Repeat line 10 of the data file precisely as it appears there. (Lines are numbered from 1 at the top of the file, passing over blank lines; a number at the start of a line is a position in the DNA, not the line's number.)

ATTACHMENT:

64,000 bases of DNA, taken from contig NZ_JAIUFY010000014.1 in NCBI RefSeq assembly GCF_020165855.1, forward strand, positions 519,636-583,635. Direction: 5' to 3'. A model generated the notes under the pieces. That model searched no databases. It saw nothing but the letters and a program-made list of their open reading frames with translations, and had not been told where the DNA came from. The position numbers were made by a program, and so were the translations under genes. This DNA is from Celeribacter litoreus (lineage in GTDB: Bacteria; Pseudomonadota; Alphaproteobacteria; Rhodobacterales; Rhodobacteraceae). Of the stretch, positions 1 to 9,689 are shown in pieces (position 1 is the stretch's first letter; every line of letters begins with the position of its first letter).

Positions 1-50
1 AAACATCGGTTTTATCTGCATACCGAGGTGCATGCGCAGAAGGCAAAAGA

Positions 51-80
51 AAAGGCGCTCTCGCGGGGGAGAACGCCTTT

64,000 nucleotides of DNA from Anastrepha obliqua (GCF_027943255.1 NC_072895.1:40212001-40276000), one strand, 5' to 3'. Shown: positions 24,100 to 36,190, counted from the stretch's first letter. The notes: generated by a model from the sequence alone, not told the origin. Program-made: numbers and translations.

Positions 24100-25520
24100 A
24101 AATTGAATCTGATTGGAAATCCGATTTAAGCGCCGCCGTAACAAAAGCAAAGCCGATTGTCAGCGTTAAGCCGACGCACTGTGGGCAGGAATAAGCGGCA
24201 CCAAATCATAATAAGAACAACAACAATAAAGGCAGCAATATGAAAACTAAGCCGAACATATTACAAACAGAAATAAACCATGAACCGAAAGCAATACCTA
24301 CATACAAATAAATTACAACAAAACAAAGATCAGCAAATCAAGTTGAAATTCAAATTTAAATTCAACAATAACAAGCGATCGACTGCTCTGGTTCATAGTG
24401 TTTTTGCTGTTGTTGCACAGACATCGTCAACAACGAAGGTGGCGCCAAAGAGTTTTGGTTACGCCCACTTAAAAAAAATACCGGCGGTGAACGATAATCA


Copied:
24201 CCAAATCATAATAAGAACAACAACAATAAAGGCAGCAATATGAAAACTAAGCCGAACATATTACAAACAGAAATAAACCATGAACCGAAAGCAATACCTA